Guatemala was ransacked by a horrific civil war that ran from 1960-1996. During that thirty-six year period, the government committed numerous atrocities against the rural poor. “Our people were persecuted and our leaders disappeared,” Lucia recalled. “My husband was taken prisoner and was presumed dead. I found him months later very sick and malnourished.”
During those years, she was also driven from her family’s traditional land. Prime agricultural land was taken from indigenous people and given to rich landlords. Families like Lucia’s were forced to migrate and resettle in poor marshlands. There, they struggled to grow food and were cut off from community services such as schools or health clinics.
With her husband weakened by his imprisonment, Lucia would walk 15 kilometers to work as a laundress in town to supplement her family’s income, only returning home on weekends. It was a difficult life.
When a peace treaty was signed in 1996, Lucia and her neighbors hoped for positive change. “The government and private organizations came to our community promising many things that would improve our quality of life, but none of them fulfilled their promises,” she said.
“The skills and techniques taught in those trainings were really an important resource for me to develop new ways of earning a living for my family.”
Lucia’s life took a turn, however, when she was invited to attend a community meeting. World Renew’s local partner, the Asociación de Desarrollo Integral Polochic (ADIP), was at the meeting to talk to community members about trainings that they could offer on preventative health and sustainable agriculture. This was funded through World Renew's membership in the Foods Resource Bank. Lucia decided to give it a try.
She admits that her original motivation for joining the trainings was that she thought ADIP might provide some sort of handout to those who attended. She soon discovered, however, that the knowledge she gained was far more valuable than any handout.
“The skills and techniques taught in those trainings were really an important resource for me to develop new ways of earning a living for my family,” she explained.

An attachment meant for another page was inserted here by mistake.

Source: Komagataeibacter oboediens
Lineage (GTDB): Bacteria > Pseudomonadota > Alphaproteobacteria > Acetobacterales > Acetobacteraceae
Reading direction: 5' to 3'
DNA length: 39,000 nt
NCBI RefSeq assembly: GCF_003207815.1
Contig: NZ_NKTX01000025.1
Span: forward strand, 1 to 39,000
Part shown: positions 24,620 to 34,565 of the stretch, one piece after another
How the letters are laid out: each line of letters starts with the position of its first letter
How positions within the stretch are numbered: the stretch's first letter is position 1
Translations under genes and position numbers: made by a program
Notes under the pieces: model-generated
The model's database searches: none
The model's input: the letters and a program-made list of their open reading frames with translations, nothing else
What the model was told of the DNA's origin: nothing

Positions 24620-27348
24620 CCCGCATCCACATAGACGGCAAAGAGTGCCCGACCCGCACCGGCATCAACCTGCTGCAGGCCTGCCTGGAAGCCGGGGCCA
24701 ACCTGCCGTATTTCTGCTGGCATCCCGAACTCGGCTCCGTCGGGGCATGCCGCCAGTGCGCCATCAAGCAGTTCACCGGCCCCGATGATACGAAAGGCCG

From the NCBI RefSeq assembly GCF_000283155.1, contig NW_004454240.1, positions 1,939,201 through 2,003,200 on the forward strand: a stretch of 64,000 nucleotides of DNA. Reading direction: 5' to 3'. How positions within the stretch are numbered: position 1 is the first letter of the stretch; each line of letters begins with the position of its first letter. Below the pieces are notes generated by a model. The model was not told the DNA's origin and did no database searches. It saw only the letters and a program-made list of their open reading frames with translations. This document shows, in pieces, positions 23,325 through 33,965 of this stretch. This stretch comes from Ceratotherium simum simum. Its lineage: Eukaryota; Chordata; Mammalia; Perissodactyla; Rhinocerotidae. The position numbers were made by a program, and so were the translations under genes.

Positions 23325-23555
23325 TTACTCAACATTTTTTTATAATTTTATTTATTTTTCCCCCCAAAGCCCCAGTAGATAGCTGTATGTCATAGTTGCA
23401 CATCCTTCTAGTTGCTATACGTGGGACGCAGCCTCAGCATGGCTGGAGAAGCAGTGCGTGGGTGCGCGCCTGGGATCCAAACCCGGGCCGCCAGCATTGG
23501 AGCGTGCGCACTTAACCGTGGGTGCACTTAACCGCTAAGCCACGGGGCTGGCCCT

She put this new knowledge to work by cultivating a small plot of land near her house and growing a variety of native herbs that could be used for cooking or medicine. Now, when she makes the 15 km trek into town it isn’t to work, but to sell her herbs at the local market. She earns enough to support her family. But it wasn’t just agricultural skills that ADIP taught Lucia.
“The trainings with a Biblical perspective changed my life,” she explained. “I now understand that as a child of God I am capable of achieving great things.” This is the heart of what World Renew is all about.
“The poor are often brought up to think that poverty is all they deserve,” said World Renew Director, Ida Mutoigo. “World Renew is blessed to help more than 460,000 people every year recognize their value as God’s image bearers and flourish as they discover their potential and God’s gifts to them.”
- For my family, as we are about to reach our first year in Guatemala, and we continue our adaptation into this country.
- For our newest family member, Aaron, born in February.
- For our partner agencies here in Guatemala.
- For the schools and communities impacted by the kitchen and classroom projects which Pease CRC helped with in February. Both were inaugurated last week.
In His Service,
World Renew Guatemala